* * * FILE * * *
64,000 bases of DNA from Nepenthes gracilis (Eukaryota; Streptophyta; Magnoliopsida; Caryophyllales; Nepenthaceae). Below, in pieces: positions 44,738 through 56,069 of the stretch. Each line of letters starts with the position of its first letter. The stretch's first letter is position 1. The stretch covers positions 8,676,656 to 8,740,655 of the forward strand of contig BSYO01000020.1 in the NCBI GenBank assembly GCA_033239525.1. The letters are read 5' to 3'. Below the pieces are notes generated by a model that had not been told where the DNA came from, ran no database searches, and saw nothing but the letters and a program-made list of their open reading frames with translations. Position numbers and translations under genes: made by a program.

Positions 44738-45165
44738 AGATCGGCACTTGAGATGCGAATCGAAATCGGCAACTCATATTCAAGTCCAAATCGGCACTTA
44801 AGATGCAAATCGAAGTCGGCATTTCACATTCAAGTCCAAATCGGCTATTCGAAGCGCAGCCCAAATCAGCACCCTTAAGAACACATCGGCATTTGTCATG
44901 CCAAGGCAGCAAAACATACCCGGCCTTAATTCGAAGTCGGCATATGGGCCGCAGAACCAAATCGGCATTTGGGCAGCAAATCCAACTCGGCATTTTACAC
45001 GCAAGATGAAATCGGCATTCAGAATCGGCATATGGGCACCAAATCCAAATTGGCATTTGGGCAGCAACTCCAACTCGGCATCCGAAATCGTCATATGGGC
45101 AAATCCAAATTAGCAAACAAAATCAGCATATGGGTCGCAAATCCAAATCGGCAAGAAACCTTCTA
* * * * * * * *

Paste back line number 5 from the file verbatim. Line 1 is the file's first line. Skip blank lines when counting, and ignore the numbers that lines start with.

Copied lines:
44901 CCAAGGCAGCAAAACATACCCGGCCTTAATTCGAAGTCGGCATATGGGCCGCAGAACCAAATCGGCATTTGGGCAGCAAATCCAACTCGGCATTTTACAC